|FOR IMMEDIATE RELEASE
||CONTACT: Ken Giles
|June 16, 1997
|Release # 97-142
CPSC and STX Announce Recall of Titanium Plus Lacrosse Stick Handles
WASHINGTON, D.C. - In cooperation with the U.S. Consumer Product Safety Commission (CPSC), STX Inc. of Baltimore, Md., is recalling older model Titanium Plus lacrosse handles. As many as 9,000 handles may not be of adequate thickness to sustain severe blows, resulting in cracking or breaking with possible injury to the user/player.
STX has recently received three reports of the Titanium Plus handles breaking, resulting in reported lacerations to the neck, arms, and hands.
The STX Titanium Plus lacrosse handles were sold between January 1994 and July 1996 for between $75 and $125. The Titanium Plus handles were sold through lacrosse catalogs, specialty sporting goods stores, and at lacrosse camps. The handles in question are octagonally shaped titanium alloy, which are silver in color with the words "Titanium Plus" printed on the stick handle when new. The "Titanium Plus" wording may have faded from use, but the purchase date should help identify the affected models. STX's current titanium handle, which is also called Titanium Plus, is manufactured of a different alloy and construction and is not subject to this recall.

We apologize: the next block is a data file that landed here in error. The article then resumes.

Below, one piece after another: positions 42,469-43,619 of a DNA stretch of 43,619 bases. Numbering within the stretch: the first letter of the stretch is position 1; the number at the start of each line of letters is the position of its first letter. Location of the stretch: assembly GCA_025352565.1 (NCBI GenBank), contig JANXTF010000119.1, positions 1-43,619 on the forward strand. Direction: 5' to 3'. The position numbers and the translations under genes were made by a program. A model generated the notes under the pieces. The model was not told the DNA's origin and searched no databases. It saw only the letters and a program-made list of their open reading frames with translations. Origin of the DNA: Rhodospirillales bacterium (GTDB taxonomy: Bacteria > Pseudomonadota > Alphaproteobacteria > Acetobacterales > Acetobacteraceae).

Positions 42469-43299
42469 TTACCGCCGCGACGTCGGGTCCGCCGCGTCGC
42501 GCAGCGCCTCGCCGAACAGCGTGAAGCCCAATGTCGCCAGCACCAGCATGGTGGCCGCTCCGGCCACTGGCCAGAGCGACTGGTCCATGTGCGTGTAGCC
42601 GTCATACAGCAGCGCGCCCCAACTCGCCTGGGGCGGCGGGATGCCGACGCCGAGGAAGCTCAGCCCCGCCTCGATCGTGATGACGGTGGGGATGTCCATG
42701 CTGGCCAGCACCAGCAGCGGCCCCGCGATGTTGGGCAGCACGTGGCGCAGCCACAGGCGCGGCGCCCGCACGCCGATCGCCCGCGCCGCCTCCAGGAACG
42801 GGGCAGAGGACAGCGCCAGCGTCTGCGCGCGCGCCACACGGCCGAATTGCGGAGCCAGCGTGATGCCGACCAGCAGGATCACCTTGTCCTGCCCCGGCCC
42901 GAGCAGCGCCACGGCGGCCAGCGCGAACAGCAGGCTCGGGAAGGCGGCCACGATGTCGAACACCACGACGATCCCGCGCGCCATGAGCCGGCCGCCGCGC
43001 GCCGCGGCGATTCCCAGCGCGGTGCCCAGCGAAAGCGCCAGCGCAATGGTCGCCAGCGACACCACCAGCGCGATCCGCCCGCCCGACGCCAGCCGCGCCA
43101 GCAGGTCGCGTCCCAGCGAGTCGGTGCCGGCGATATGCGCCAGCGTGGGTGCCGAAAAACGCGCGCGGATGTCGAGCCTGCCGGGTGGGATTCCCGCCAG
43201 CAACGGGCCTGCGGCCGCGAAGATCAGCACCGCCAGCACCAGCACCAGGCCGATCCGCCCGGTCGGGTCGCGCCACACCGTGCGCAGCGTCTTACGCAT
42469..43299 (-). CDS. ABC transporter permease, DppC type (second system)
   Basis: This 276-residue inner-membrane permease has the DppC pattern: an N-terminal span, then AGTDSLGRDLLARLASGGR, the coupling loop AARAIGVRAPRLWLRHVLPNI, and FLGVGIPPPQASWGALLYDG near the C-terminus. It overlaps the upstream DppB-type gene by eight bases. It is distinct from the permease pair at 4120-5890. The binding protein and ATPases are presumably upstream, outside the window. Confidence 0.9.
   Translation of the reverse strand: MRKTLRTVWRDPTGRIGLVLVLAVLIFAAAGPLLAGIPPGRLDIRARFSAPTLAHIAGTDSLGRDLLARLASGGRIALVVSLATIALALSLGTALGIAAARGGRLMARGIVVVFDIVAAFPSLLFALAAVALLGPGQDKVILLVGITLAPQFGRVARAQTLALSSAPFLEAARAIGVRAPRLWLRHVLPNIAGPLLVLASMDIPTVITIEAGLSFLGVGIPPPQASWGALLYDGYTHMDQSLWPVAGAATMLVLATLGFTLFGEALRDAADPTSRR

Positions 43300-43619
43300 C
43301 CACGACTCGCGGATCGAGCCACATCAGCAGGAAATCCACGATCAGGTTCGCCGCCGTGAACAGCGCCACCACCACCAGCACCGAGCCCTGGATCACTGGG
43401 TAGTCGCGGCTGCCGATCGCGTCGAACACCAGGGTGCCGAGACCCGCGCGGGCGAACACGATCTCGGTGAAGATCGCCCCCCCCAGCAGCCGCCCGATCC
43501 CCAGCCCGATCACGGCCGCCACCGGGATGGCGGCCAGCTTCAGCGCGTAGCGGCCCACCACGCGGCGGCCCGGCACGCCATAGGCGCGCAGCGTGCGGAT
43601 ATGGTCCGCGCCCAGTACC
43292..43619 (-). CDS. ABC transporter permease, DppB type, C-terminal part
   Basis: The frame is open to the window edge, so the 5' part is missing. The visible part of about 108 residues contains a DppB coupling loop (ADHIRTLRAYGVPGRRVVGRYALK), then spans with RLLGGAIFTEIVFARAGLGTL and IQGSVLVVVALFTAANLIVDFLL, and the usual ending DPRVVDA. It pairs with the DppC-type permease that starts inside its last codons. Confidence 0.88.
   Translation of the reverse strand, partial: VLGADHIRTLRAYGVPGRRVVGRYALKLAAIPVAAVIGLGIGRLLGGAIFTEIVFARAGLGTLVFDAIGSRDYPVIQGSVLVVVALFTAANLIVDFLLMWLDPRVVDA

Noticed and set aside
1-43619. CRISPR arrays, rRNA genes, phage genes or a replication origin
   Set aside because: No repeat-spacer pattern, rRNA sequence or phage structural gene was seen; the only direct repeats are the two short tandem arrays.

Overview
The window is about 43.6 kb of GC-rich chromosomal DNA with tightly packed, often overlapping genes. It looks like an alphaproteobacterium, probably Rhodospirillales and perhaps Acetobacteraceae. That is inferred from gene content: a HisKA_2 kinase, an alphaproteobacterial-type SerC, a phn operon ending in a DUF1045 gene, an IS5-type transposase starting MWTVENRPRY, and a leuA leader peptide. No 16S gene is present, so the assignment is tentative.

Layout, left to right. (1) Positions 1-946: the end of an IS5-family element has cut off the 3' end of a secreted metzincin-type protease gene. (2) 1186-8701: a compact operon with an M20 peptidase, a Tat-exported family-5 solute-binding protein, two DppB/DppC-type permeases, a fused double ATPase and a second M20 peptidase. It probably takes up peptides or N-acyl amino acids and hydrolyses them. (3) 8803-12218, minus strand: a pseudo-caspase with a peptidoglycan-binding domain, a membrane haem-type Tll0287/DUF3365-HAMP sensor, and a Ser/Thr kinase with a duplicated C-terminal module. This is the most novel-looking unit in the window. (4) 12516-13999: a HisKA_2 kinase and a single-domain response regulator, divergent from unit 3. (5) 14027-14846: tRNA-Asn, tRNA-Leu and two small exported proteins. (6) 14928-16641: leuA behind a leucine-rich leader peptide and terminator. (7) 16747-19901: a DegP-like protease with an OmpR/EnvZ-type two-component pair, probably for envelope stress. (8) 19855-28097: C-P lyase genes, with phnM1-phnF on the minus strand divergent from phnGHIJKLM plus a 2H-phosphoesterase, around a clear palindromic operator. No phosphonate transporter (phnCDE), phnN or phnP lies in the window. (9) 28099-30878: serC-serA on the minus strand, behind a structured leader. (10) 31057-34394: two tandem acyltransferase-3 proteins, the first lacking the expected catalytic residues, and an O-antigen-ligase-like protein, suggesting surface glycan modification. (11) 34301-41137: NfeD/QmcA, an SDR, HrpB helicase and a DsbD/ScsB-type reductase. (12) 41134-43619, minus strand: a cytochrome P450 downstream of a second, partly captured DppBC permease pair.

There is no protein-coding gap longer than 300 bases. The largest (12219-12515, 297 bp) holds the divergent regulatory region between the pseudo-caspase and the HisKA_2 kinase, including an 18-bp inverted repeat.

Owners should stop using the sticks immediately and call STX toll-free at 800-848-2152 for information on returning them to STX postage paid for a free replacement of any STX handle currently available.
The U.S. Consumer Product Safety Commission is charged with protecting the public from unreasonable risks of injury or death associated with the use of
thousands of types of consumer products under the agency’s jurisdiction. Deaths, injuries, and property damage from consumer product incidents cost the
nation more than $1 trillion annually. CPSC is committed to protecting consumers and families from products that pose a fire, electrical, chemical or
mechanical hazard. CPSC's work to help ensure the safety of consumer products - such as toys, cribs, power tools, cigarette lighters and household
chemicals -– contributed to a decline in the rate of deaths and injuries associated with consumer products over the past 40 years.
Federal law bars any person from selling products subject to a publicly-announced voluntary recall by a manufacturer or a mandatory recall ordered by the
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